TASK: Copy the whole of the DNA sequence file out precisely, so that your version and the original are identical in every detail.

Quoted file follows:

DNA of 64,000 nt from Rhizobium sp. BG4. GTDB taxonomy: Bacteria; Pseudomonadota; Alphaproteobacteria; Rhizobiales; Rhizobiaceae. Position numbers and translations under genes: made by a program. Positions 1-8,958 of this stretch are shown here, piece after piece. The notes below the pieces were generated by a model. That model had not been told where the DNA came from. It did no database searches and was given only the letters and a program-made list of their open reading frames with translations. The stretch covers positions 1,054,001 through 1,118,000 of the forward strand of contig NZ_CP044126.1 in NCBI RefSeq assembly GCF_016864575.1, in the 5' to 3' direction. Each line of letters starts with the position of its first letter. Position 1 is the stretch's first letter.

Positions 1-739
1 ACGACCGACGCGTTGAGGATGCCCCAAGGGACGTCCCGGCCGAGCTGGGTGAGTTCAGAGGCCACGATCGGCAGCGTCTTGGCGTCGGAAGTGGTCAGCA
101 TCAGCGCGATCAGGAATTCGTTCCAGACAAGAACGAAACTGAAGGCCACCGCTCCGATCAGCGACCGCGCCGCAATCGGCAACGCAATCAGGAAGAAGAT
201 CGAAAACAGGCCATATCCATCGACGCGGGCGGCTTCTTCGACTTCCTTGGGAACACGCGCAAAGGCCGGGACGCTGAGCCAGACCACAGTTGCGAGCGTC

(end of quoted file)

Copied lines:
DNA of 64,000 nt from Rhizobium sp. BG4. GTDB taxonomy: Bacteria; Pseudomonadota; Alphaproteobacteria; Rhizobiales; Rhizobiaceae. Position numbers and translations under genes: made by a program. Positions 1-8,958 of this stretch are shown here, piece after piece. The notes below the pieces were generated by a model. That model had not been told where the DNA came from. It did no database searches and was given only the letters and a program-made list of their open reading frames with translations. The stretch covers positions 1,054,001 through 1,118,000 of the forward strand of contig NZ_CP044126.1 in NCBI RefSeq assembly GCF_016864575.1, in the 5' to 3' direction. Each line of letters starts with the position of its first letter. Position 1 is the stretch's first letter.

Positions 1-739
1 ACGACCGACGCGTTGAGGATGCCCCAAGGGACGTCCCGGCCGAGCTGGGTGAGTTCAGAGGCCACGATCGGCAGCGTCTTGGCGTCGGAAGTGGTCAGCA
101 TCAGCGCGATCAGGAATTCGTTCCAGACAAGAACGAAACTGAAGGCCACCGCTCCGATCAGCGACCGCGCCGCAATCGGCAACGCAATCAGGAAGAAGAT
201 CGAAAACAGGCCATATCCATCGACGCGGGCGGCTTCTTCGACTTCCTTGGGAACACGCGCAAAGGCCGGGACGCTGAGCCAGACCACAGTTGCGAGCGTC